20140506_210636Most time when we attend wine dinners, we arrive right on time for aperitif and hope that wine and dinner will not be too far along. If G is the one who did the organising of the event, you know that the wines that you will be savouring have been well researched and considered in the wine serving process. G takes a lot of care and consideration in when the wines should be opened, if they need to be decanted, and how long they should be aerated. If dinner is at 8pm for 40 guests, G will be at the restaurant at 2pm, sometime with his children. Together with the service staff, and he will open up to 40 to 50 bottles of wines,  and taste them to assess their condition, and to determine the need to decant. If need to (most time we do because the wines are older and sediments need to be separated), the wine will be decanted and carefully monitored. This process can take the whole afternoon and/or longer. On one occasion, I arrived at 5pm to assist, but the process took longer than we expected and he was unable to change for dinner. For such dinners that he organises, he would have been at the restaurant for 10 hours or so. Without such dedication and care, the wines would not have shown and tasted at its best. Most of our dinners are on a Saturday, and such sacrifice of time away from his family is simply admirable and incredible. For me, there is so much more value in his effort than the wine itself.

I have a friend who loves old wine, the older the better (not necessary sometime as we have learnt). When we first met, it was over old California wine. I was wondering why he kept asking me for old California Cabernet Sauvignon. In the last few years, we started meeting at least twice a month over old wines with several mutual friends. C is wealthy, and he doesn’t think twice to share really interesting, most time rather expensive, but intriguing wines as long as he knows you understand, appreciate and know how to enjoy them. Not many people knows how to appreciate a 1972 Mouton Rothschild, or 1988 DRC. When we first started drifting more into these vintages of wines, I was rather apprehensive because I have a rather more modest portfolio. And on several occasions, I turned down dinners with him because I could not meet that calibre of value in wine.  It didn’t take long for C to note the reasons of my absences, and we talked openly. The bottom-line is that he values my friendship and honesty in regards to the wines. He is able to afford these wines but lack the type of friends that will appreciate them. He is not concern about the value of wines that I am able to bring to the table, but the sincerity and respect we have for these wines. Hence he is more than happy to share them with me. I used to think that I can learnt to appreciate all wines, but from him I learnt that life is too short for crappy wines.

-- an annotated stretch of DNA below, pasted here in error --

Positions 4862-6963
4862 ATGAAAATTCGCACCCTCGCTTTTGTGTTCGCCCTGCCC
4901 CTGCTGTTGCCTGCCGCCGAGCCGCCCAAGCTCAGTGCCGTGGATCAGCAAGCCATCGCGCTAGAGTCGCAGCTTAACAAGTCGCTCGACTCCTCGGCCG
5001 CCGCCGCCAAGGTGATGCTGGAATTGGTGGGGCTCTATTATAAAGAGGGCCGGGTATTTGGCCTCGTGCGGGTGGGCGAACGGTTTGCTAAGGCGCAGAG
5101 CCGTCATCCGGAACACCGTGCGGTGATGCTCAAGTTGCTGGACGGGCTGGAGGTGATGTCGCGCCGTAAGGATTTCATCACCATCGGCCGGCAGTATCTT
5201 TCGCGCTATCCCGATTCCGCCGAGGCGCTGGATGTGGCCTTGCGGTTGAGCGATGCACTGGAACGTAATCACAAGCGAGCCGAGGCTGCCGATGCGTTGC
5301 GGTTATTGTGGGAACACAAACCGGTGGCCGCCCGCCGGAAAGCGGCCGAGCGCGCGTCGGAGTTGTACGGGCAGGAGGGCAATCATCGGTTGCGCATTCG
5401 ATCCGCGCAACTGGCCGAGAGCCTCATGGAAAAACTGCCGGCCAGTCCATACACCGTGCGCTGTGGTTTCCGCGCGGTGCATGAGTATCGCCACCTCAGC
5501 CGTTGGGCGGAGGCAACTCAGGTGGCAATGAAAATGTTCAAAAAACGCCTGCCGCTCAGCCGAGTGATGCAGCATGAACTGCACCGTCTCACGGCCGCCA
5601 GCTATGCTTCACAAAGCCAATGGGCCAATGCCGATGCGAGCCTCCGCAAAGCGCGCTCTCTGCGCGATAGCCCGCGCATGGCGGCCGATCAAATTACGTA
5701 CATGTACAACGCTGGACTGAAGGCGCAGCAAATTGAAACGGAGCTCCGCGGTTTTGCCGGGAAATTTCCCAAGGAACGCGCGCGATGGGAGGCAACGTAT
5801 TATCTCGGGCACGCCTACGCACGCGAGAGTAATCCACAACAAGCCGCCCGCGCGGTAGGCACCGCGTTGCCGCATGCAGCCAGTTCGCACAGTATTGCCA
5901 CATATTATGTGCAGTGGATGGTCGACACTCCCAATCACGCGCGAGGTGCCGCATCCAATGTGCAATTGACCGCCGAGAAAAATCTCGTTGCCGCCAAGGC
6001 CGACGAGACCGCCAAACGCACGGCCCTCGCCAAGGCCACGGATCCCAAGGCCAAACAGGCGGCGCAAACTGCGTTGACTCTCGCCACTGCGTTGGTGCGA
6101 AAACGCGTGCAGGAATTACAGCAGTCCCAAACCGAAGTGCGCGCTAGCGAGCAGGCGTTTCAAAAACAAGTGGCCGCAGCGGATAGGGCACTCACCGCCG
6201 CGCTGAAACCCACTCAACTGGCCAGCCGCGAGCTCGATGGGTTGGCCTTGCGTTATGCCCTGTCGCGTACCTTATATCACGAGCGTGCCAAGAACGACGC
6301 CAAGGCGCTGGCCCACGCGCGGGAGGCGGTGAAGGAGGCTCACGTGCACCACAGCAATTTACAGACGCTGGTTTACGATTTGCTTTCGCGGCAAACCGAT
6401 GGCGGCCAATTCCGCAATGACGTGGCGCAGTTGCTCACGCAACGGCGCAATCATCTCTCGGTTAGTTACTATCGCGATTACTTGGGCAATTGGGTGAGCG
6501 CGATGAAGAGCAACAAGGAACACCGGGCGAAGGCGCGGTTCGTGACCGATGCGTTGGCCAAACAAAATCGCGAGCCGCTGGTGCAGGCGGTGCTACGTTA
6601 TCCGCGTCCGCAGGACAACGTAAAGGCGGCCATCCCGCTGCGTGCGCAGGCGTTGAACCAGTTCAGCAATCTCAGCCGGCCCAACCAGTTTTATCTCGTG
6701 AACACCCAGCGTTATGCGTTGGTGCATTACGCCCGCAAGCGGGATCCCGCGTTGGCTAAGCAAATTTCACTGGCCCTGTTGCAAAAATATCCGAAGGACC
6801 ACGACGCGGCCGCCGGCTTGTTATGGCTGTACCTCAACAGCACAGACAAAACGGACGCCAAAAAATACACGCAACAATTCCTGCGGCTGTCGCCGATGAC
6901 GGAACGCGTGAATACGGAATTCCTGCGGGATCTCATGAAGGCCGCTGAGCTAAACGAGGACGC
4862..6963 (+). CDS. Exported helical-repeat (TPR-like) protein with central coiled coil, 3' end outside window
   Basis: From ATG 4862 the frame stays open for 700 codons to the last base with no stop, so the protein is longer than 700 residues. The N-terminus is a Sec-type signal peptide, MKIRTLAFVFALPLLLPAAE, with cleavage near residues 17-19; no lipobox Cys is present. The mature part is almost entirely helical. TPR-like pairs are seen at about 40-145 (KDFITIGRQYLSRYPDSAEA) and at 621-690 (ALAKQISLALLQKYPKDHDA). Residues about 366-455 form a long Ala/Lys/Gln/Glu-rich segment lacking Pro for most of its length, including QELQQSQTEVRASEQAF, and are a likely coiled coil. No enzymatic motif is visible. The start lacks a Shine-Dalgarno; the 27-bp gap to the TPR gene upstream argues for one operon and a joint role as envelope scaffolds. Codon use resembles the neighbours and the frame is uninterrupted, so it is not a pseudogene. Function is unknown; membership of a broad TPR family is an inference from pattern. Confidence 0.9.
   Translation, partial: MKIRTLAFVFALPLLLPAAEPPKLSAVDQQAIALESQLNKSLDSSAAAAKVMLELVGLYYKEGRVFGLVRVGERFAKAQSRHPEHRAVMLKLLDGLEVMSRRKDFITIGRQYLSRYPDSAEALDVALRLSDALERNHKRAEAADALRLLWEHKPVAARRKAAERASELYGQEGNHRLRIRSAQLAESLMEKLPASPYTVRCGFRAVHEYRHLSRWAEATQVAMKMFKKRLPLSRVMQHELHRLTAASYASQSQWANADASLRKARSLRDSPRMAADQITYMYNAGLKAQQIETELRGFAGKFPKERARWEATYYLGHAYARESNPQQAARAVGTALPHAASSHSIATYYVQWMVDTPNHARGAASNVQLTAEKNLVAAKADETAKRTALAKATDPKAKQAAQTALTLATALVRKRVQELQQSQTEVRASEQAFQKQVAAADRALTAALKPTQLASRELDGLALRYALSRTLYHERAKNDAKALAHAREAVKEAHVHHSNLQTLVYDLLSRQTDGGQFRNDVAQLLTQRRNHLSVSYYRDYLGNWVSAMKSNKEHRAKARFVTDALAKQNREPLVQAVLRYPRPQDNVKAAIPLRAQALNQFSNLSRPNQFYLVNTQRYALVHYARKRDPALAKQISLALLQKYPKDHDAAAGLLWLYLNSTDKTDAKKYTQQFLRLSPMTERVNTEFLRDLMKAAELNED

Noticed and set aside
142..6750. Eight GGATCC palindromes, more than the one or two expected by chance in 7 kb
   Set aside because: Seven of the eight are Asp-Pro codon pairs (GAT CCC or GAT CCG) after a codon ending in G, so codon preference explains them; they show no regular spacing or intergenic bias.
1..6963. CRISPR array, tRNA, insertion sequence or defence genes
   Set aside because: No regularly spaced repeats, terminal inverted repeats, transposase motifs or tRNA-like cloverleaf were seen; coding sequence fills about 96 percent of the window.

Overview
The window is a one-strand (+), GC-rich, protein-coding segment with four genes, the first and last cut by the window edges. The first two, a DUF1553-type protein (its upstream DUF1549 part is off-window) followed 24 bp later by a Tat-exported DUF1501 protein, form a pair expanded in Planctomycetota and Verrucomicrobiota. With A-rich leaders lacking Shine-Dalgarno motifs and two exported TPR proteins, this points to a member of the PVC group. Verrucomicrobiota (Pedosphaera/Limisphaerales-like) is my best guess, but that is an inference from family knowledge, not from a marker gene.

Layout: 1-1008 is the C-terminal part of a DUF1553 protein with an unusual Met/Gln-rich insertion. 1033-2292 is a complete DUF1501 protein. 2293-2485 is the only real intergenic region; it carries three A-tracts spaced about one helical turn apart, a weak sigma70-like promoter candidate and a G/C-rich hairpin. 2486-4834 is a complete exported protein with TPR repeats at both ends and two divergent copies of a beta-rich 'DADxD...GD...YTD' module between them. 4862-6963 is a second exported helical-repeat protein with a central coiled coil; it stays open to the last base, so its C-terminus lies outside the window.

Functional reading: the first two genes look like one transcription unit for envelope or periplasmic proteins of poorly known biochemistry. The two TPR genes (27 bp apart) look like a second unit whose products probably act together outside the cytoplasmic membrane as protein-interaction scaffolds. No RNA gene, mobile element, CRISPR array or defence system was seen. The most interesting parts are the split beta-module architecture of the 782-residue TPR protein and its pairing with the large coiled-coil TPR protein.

DRC 1988
Life indeed is too short. I keep these friends close to me because I can see that we will still be drinking and laughing, and what we will be drinking will not even matter. Now that is valuable.


Weekend Treat…wife cake

It is 1120pm, Sunday.
I have been writing several posts, but none are quite complete. It has been a strange week, and that pile of clean laundry to be put away staring at me is not helping to get the writing juice going. This morning started out fine because I slept for 10 hours (now that’s a real treat on its own). I had my green juice (broccoli, spinach, pepper, cucumber, celery, green apple, orange, grapefruit and ginger) and I got the coffee brewing. Then I noticed something I brought back from Hong Kong 3.5 weeks ago and I thought and smiled happily…Breakfast is served!

Wife Cake-001
It is not quite a cake or biscuit (as the Chinese character translates), although it is called one. Basically it is flaky pastry with winter melon paste filling flavoured with honey and green tea. Perfect with my coffee splashed with just almond milk.

Just as I finished my delicious morning treat, Hubz called for rescue. Poor babe woke up at 430am this morning for a 120km ride, but could not ride home because his bicycle started to give him problem just probably shy of 20km from home.

As you can see, I can visit the treat again in 7 hours.